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Bradley Cavallo, ABD
Assistant Professor of Art History

(317) 955-6674
bcavallo1@marian.edu 
Caretaker's Cottage, 2nd Floor

Bradley Cavallo

Biography

Bradley J. Cavallo began his studies in the field of art history after taking courses on Hellenistic and Italian Renaissance Art History. From that period onwards he has concentrated his research interests on multi-cultural aspects of the imagery and material-culture of art making in Western European contexts during the fifteenth through seventeenth centuries. Extensive time spent studying in Florence and Rome has grounded his current treating with the practice of painting on stone and metal supports; his anticipated, post-doctoral research will expand upon this topic by considering different manifestations of this painting technique as evident beyond an Italianate context, for example by studying its appearance and meaning in Colonial Latin America.

Dr. Cavallo’s research interests manifest themselves in courses as widely varied as Introduction to Islamic Art and Architecture and Modern Art. In these, the emphatic focus on the material matters of art making and their ramifications/origins in contemporaneous cultures grounds students in the tangible realities of artworks so as to generate an understanding of them not as abstract, intellectual exercises but as objects emergent from the physical realities of their culture’s creative paradigm. In the non-art history courses of Introduction to Gender Studies and Art Appreciation, in both cases the focus on perceiving subtle meaning-making strategies impinging on instantiating gender, sexuality, and the Fine Arts all intend to return students to an experiences-based comprehension of reality and value as built within and based upon the contingency of human constructs.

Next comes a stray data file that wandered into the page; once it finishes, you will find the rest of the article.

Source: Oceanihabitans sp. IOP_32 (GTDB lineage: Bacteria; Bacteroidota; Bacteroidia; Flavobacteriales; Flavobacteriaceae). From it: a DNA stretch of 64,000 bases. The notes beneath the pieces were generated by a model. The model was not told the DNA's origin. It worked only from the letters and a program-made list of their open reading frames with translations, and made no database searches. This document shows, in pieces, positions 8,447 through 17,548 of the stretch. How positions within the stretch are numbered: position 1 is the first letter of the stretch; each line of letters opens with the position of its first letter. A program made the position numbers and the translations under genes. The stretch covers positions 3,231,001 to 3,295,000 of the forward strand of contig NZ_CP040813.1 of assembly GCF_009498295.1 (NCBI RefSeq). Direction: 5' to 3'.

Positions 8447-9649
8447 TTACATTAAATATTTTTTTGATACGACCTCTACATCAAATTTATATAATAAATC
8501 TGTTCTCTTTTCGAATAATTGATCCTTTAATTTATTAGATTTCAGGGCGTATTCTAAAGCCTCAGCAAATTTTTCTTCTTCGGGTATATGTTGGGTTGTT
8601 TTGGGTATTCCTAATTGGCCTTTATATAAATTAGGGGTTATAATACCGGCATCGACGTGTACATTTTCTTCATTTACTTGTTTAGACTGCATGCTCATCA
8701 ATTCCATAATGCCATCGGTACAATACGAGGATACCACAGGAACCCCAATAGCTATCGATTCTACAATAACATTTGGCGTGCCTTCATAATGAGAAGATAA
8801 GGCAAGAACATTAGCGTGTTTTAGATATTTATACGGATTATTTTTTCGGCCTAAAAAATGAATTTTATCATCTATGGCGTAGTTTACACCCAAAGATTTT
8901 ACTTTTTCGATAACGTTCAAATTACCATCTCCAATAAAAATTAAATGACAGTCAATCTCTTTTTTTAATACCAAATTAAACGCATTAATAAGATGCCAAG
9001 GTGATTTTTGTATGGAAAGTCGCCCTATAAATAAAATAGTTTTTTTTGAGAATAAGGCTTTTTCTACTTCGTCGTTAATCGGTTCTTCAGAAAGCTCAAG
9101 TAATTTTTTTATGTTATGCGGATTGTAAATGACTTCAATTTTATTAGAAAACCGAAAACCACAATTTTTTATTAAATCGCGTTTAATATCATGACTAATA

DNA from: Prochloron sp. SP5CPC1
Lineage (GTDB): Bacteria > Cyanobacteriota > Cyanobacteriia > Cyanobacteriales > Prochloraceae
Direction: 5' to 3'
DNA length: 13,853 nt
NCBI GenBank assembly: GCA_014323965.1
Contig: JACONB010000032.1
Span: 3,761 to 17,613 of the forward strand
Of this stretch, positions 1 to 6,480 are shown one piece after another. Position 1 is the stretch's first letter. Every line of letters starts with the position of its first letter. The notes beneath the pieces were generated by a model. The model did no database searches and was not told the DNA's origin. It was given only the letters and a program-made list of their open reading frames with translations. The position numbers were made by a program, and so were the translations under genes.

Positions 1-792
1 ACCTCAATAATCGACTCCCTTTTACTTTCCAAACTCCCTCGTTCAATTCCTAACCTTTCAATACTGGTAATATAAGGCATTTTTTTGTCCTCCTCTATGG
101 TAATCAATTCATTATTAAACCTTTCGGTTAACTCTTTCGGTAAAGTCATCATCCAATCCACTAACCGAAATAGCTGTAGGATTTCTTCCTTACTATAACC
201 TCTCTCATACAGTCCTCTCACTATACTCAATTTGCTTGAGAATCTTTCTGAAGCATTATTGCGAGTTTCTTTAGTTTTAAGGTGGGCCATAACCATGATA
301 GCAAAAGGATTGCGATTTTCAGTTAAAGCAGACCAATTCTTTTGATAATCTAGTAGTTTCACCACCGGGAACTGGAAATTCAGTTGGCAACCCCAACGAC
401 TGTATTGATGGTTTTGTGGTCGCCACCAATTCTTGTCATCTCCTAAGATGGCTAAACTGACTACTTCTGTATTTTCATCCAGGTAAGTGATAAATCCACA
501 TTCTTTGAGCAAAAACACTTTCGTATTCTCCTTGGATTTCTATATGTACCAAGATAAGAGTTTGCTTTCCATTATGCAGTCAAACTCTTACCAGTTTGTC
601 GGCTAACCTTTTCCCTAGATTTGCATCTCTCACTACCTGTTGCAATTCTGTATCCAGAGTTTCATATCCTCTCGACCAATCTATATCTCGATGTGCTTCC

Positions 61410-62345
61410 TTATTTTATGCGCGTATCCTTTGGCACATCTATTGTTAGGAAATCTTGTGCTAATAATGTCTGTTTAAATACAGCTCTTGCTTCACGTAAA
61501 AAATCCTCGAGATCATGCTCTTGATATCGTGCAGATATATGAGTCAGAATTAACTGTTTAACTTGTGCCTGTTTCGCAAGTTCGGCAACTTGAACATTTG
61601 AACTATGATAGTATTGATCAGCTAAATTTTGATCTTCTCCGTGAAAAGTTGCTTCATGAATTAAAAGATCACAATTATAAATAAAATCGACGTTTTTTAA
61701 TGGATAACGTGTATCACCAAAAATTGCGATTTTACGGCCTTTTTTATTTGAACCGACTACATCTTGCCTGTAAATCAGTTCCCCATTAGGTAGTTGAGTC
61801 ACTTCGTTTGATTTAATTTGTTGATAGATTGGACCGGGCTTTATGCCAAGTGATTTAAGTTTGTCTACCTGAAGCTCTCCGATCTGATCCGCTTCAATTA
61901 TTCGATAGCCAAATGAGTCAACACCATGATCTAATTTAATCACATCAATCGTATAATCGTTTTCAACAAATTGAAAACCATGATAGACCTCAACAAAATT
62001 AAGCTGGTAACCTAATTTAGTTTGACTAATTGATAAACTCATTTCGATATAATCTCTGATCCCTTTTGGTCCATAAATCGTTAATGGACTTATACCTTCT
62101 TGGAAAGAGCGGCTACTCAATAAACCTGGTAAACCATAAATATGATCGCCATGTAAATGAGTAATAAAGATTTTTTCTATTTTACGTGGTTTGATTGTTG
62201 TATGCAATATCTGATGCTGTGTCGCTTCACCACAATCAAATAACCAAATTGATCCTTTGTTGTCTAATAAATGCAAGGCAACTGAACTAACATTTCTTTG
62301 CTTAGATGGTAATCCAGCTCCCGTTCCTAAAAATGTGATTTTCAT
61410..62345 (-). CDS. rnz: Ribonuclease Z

Education

  • Ph.D., August 2017
    Art History
    Temple University, Philadelphia, PA
    Area of Specialization: Italian Renaissance and Baroque Art
    Dissertation: Matter(s) of Immortality: Oil Paintings on Stone and Metal in the 16th and 17th Centuries.
    Advisors: Dr. Tracy E. Cooper, Dr. Marcia Hall, Dr. Ashely West
  • M.A., May 2006
    Art History
    Syracuse University in Florence
    Thesis: The Stained Glass Window of Piero de' Medici's Oratory at La Santissima Annunziata: Christian Context and Islamic Art.
  • B.A. , May 2003
    Art History and English (Double Major)
    Indiana University, Bloomington, IN
    Degree received with Departmental Honors
    Thesis: We Believe: Concerning Christian Orthodoxy and Iconography.

Professional affiliations

  • College Art Association (CAA)
  • Historians of German, Scandinavian and Central European Art (HGSCEA)
  • Italian Art Society (IAS)
  • Renaissance Society of America (RSA)
  • Sixteenth Century Society & Conference (SCSC)
  • South Eastern College Art Conference (SECAC)

Courses

  • Introduction to Gender Studies
  • Introduction to Gender Theory
  • The Modern World (Art History)
  • Humanities I and II: Literature, Music, and Art in the Western Tradition: The Search for Meaning through  Culture
  • Art Appreciation
  • First-Year Seminar
  • The Art of Sacred Space, ca. 800 bce – 700 ce: The Greco-Roman and Abrahamic Traditions
  • Introduction to Islamic Arts and Architecture: Histories and Perceptions
  • Encountering the Italian Renaissance in Philadelphia

Conference presentations